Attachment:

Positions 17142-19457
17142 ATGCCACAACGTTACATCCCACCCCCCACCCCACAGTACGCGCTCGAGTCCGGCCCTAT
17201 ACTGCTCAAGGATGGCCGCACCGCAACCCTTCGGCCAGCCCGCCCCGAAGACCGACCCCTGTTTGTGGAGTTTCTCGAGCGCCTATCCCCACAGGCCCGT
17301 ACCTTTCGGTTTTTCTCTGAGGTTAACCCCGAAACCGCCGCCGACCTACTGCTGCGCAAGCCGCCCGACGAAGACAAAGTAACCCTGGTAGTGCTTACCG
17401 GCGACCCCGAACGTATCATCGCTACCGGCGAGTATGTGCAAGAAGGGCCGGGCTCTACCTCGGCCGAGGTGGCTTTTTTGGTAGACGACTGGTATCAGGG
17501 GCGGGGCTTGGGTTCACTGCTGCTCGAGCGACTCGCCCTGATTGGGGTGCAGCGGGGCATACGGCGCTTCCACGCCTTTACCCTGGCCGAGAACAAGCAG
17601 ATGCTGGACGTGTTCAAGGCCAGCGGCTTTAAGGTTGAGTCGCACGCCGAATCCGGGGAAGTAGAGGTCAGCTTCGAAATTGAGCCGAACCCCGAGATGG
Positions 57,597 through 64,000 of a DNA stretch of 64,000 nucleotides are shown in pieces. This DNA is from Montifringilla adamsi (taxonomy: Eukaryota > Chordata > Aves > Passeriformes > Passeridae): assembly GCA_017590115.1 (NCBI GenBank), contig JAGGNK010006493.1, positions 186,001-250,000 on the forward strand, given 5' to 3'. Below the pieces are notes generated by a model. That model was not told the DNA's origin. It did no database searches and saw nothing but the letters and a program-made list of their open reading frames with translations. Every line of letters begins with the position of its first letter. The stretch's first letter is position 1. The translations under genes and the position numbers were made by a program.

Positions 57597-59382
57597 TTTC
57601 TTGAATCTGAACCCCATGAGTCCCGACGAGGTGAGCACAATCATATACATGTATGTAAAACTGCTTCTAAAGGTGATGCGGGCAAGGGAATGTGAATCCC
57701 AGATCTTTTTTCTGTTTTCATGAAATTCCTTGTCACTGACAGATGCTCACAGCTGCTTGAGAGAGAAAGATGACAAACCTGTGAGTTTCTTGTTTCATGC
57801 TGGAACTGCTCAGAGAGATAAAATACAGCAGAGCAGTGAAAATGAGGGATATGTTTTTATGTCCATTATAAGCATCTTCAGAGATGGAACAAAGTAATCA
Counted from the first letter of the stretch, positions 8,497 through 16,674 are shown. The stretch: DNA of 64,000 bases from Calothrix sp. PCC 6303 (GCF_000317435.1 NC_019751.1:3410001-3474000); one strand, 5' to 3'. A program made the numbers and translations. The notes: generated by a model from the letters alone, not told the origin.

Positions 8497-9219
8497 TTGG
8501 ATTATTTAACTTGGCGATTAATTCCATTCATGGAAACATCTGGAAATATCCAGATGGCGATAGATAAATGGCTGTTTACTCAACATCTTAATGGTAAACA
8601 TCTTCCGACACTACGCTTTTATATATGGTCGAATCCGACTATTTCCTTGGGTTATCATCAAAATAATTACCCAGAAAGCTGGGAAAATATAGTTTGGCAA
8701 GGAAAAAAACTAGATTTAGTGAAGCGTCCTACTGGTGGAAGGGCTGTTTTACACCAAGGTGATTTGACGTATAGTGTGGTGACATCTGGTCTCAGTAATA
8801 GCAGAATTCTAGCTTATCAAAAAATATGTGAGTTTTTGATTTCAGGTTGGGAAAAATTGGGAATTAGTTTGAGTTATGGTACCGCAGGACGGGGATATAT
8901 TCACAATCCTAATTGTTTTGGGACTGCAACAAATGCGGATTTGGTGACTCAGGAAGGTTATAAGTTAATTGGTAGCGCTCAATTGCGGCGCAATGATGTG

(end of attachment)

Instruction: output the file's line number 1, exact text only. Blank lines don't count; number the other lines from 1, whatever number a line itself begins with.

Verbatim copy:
Positions 17142-19457